154 THE ADVOCATE
VOL. 76 PART 1 JANUARY 2018
There is a Mount Olympus in the Olympic Mountains of Washington State.
It is the highest point in that mountain range.
Some 4,800 women in the U.S. are suing Johnson & Johnson, alleging that
its famous baby powder has caused them to contract ovarian cancer. These
are individual lawsuits; there is no class action. These actions have been
brought in the expectation that there will eventually be a mass payout. So
far, Johnson & Johnson has lost six cases. Three have been dismissed, two
for lack of credible scientific evidence.
The president of the United States has publicly let drop his opinion that
the accused in the New York motor vehicle terrorist attack that killed eight
pedestrians should go to the electric chair. Can anyone see a mistrial
On September 6, 2017, Diane Turner, Q.C., completed her tenure as chair
of the Disciplinary Board of the International Criminal Court (“ICC”), having
first been elected in 2013. The ICC disciplinary bodies for counsel were
created to establish the truth regarding complaints of alleged professional
misconduct by counsel. The organs comprise a Disciplinary Commissioner,
a Disciplinary Board, and a Disciplinary Appeals Board. In the board’s latest
decision, written by the Chair Diane Turner, Paul Djunga was found guilty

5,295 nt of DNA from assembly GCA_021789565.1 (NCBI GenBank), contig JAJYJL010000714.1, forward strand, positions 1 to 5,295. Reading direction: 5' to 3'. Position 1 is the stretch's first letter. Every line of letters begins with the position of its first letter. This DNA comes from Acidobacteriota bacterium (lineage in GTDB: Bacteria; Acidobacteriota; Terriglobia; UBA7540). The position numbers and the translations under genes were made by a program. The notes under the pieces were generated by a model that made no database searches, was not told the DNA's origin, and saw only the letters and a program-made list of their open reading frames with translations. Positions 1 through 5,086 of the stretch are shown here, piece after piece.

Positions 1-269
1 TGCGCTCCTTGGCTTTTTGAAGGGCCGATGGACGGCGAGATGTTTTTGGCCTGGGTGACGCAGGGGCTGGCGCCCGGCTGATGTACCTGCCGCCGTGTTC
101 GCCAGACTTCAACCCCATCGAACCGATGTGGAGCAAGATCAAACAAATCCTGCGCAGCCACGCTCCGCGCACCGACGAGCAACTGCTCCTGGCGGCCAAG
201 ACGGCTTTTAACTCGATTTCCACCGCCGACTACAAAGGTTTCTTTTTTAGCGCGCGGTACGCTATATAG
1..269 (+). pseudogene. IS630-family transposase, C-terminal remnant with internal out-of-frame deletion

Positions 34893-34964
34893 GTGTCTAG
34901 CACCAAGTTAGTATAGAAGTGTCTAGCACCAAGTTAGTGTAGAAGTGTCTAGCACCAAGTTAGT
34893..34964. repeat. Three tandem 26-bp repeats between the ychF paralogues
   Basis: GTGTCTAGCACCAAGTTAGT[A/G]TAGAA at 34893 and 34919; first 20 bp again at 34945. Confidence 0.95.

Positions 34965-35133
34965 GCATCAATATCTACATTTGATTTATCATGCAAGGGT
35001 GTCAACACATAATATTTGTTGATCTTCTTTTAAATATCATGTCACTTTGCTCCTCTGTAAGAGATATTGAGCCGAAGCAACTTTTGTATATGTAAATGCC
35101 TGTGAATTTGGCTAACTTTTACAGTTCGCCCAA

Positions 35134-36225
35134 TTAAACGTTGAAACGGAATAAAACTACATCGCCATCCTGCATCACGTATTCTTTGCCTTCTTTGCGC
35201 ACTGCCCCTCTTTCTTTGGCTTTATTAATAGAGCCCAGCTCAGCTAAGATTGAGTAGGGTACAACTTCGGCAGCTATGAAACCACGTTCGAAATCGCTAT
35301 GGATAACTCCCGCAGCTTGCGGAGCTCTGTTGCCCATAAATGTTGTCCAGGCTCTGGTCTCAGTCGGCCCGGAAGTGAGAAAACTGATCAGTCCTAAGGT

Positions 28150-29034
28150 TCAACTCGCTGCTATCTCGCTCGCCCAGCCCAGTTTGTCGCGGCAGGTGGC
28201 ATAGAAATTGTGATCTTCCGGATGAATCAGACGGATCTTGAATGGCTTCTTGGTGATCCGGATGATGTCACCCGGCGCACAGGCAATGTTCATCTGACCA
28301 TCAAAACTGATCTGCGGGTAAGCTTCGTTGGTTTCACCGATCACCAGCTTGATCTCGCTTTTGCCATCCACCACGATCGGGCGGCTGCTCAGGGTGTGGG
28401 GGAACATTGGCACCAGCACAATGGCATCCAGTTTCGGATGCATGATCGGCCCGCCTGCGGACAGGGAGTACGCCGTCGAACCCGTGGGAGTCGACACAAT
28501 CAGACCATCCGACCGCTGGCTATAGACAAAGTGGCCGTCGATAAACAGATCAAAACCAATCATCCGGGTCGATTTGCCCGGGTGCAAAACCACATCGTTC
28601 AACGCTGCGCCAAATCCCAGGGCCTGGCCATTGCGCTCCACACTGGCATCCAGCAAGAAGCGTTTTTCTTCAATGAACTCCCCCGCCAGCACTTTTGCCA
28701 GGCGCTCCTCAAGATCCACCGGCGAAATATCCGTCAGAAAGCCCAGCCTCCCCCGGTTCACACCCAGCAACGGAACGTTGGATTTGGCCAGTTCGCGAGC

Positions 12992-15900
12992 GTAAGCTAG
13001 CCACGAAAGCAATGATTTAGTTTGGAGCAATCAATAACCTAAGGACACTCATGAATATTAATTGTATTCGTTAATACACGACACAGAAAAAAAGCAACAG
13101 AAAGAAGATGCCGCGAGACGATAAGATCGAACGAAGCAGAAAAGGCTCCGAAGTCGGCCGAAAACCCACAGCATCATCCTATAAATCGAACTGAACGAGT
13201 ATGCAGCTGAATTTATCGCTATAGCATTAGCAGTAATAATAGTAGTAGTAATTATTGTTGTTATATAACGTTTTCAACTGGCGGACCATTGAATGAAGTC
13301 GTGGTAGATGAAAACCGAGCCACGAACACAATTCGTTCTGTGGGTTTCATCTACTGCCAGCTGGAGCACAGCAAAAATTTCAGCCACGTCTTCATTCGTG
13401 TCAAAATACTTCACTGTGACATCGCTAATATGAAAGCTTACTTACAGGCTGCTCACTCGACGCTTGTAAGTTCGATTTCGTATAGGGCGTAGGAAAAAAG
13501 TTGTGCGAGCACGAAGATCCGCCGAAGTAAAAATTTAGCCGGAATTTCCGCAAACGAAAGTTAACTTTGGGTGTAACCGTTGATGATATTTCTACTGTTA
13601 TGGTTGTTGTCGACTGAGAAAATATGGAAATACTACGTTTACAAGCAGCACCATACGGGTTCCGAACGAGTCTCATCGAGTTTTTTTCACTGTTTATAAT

of professional misconduct within the meaning of articles 7.1 and 1(a) of
the Code of Professional Conduct for Counsel. That unfortunate conduct
occurred during the night between September 7 and 8, 2014, while in the
company of Laura-Lou Moreau in a hotel room in Germany. As a first-time
offender, Mr. Djunga was given a public reprimand.
“Hiring Hykel Law is like having Olympic-level legal representation”, says
the website of that Philadelphia firm. Renee Hykel Cuddy competed for the
U.S. in rowing at the 2008 Olympics.
The New England Journal of Medicine published a letter to the editor on
November 30, 2017 that presented the case of an unconscious 70-year-old
man with a history of chronic obstructive pulmonary disease and diabetes
with the words “do not resuscitate” tattooed across his chest with a signature
tattooed under it. The man presented without identification and the doctors
initially decided not to honour the tattoo. “This decision”, the letter states,
“left us conflicted owing to the patient’s extraordinary effort to make his
presumed advance directive known; therefore, an ethics consultation was